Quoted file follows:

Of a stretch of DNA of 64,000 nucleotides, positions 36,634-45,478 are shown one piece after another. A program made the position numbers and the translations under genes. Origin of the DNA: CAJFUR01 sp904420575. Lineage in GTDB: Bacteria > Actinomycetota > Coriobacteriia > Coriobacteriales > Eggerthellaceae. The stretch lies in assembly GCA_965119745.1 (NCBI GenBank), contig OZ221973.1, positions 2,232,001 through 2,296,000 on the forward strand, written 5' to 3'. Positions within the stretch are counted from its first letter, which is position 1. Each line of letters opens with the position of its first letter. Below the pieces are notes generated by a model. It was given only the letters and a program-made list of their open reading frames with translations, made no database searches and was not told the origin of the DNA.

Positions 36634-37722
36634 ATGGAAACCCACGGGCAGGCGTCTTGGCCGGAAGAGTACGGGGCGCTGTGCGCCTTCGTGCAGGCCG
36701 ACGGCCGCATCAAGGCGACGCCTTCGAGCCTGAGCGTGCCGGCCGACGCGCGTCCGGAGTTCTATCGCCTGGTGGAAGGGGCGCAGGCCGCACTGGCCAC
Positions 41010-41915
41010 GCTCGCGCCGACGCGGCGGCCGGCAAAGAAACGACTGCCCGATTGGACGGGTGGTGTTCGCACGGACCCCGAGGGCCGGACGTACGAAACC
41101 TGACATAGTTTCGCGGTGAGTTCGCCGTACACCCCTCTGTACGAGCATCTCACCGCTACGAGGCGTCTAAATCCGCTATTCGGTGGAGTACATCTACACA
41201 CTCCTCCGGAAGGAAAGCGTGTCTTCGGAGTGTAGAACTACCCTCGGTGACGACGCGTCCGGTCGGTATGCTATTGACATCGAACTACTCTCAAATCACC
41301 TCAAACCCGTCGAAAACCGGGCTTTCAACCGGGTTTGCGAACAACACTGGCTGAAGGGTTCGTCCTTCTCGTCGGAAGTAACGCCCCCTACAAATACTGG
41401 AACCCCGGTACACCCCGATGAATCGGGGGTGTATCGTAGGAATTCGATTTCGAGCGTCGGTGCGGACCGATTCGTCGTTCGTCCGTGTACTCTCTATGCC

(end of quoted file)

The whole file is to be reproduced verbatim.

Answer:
Of a stretch of DNA of 64,000 nucleotides, positions 36,634-45,478 are shown one piece after another. A program made the position numbers and the translations under genes. Origin of the DNA: CAJFUR01 sp904420575. Lineage in GTDB: Bacteria > Actinomycetota > Coriobacteriia > Coriobacteriales > Eggerthellaceae. The stretch lies in assembly GCA_965119745.1 (NCBI GenBank), contig OZ221973.1, positions 2,232,001 through 2,296,000 on the forward strand, written 5' to 3'. Positions within the stretch are counted from its first letter, which is position 1. Each line of letters opens with the position of its first letter. Below the pieces are notes generated by a model. It was given only the letters and a program-made list of their open reading frames with translations, made no database searches and was not told the origin of the DNA.

Positions 36634-37722
36634 ATGGAAACCCACGGGCAGGCGTCTTGGCCGGAAGAGTACGGGGCGCTGTGCGCCTTCGTGCAGGCCG
36701 ACGGCCGCATCAAGGCGACGCCTTCGAGCCTGAGCGTGCCGGCCGACGCGCGTCCGGAGTTCTATCGCCTGGTGGAAGGGGCGCAGGCCGCACTGGCCAC
Positions 41010-41915
41010 GCTCGCGCCGACGCGGCGGCCGGCAAAGAAACGACTGCCCGATTGGACGGGTGGTGTTCGCACGGACCCCGAGGGCCGGACGTACGAAACC
41101 TGACATAGTTTCGCGGTGAGTTCGCCGTACACCCCTCTGTACGAGCATCTCACCGCTACGAGGCGTCTAAATCCGCTATTCGGTGGAGTACATCTACACA
41201 CTCCTCCGGAAGGAAAGCGTGTCTTCGGAGTGTAGAACTACCCTCGGTGACGACGCGTCCGGTCGGTATGCTATTGACATCGAACTACTCTCAAATCACC
41301 TCAAACCCGTCGAAAACCGGGCTTTCAACCGGGTTTGCGAACAACACTGGCTGAAGGGTTCGTCCTTCTCGTCGGAAGTAACGCCCCCTACAAATACTGG
41401 AACCCCGGTACACCCCGATGAATCGGGGGTGTATCGTAGGAATTCGATTTCGAGCGTCGGTGCGGACCGATTCGTCGTTCGTCCGTGTACTCTCTATGCC